- Brian MacFadyen and Jared Artaud
In the spring of 2008, Jared Artaud and Brian MacFadyen met at a bus stop on Shelburne Road, waiting for a bus that never came. That day, they made their first journey together, walking from South Burlington to Burlington and discovering a shared affinity for music along the way. They formed a garage-psych duo and named themselves the Vacant Lots. Since then the pair’s long, strange trip has taken them all over the country and now finds them making their most artistically provocative music to date. The Vacant Lots are, quite simply, one of Burlington’s best bands.
Last summer they toured nationally with Spectrum — psych-rock legend Pete Kember’s band. This month the Vacant Lots released a 7-inch single, “Confused,” on Brooklyn imprint Mexican Summer. The label is currently home to such acclaimed indie acts as Real Estate, Best Coast and the Tallest Man on Earth. In April, the Lots will appear at the prestigious Austin Psych Festival, a three-day showcase curated by the Black Angels. While the Vacant Lots’ recent success suggests they have “arrived,” Artaud and MacFadyen are looking much further down the road.
Though the band’s odyssey began on Route 7, Artaud’s musical vision predates meeting MacFadyen by several years. But that serendipitous encounter offered the guitarist his first real opportunity to explore long-simmering ideas.
“It was a chance to take poetry I was writing, and taking rock and roll and the early blues that I was fascinated with, and giving that some form of expression,” he says. “I found rock and roll to be the medium that allowed me to funnel that art through.”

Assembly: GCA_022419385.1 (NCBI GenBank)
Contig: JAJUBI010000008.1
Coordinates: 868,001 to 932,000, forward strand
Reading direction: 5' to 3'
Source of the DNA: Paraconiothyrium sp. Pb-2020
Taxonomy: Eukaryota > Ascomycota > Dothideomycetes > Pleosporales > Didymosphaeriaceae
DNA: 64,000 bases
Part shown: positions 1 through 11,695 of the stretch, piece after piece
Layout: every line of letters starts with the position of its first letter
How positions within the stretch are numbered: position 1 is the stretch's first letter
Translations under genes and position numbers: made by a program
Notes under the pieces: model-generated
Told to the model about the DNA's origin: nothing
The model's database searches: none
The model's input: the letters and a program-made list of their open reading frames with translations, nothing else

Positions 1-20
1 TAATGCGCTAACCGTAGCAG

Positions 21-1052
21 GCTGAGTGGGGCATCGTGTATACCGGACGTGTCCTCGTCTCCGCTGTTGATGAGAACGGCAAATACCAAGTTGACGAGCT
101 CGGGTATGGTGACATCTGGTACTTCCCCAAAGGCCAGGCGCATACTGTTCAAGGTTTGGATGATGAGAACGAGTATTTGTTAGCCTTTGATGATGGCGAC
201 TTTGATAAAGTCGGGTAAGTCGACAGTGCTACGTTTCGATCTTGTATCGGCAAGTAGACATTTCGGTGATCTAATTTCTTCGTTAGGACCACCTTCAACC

Artaud says he had strong views from the beginning: “I knew the music that I loved, and kept following that thread.”
The Vacant Lots’ influences aren’t difficult to decode. From their earliest recordings, one can trace a direct lineage to 1970s garage rock, punk and psychedelia. In particular, the New York Dolls, Richard Hell and the Voidoids, and Television are identifiable touchstones, as is the Velvet Underground — the inspiration most often cited by rock scribes around the country who are now enamored with the Lots.
“Discovering the Stooges when you’re 15 … that was a revelation for me,” Artaud recalls. “Then, one thing leads to another. Then you start to think, Well, what would it sound like if I did this?”
Artaud, 25, didn’t start playing guitar until he was 18, and still feels like he’s playing catch-up. He suggests the band’s initial prolific streak — three full-length records between January 2009 and February 2010 — was fueled by a sense of always being behind. “I feel like there [is a place] where two lines meet with a vision,” the songwriter continues. “And I’ve never quite been able to line them up.”
Duality is an all-encompassing theme for the Vacant Lots. The idea is sharply reflected in their music, which often contrasts bright wordplay with sinister sounds — or, conversely, bright sounds and sinister wordplay. The Mexican Summer single features two such opposing titles. The A-side cut, “Confusion,” is a dark, droning raga, freckled with fluttering, bubblegum backing harmonies. By comparison, the B-side’s “Cadillac” is almost cheery — glittering psych-pop mottled with a palpable, narcotic unease.
“The music is very mesmerizing, or hypnotizing,” says Artaud. “But it’s really trying to wake people from a trance, to inspire.”
Duality is equally implicit in the band’s makeup as a duo. TVL’s debut offered a less-than-subtle exposition of that concept: The album’s credits list Artaud only as “lightning,” and MacFadyen as “thunder.”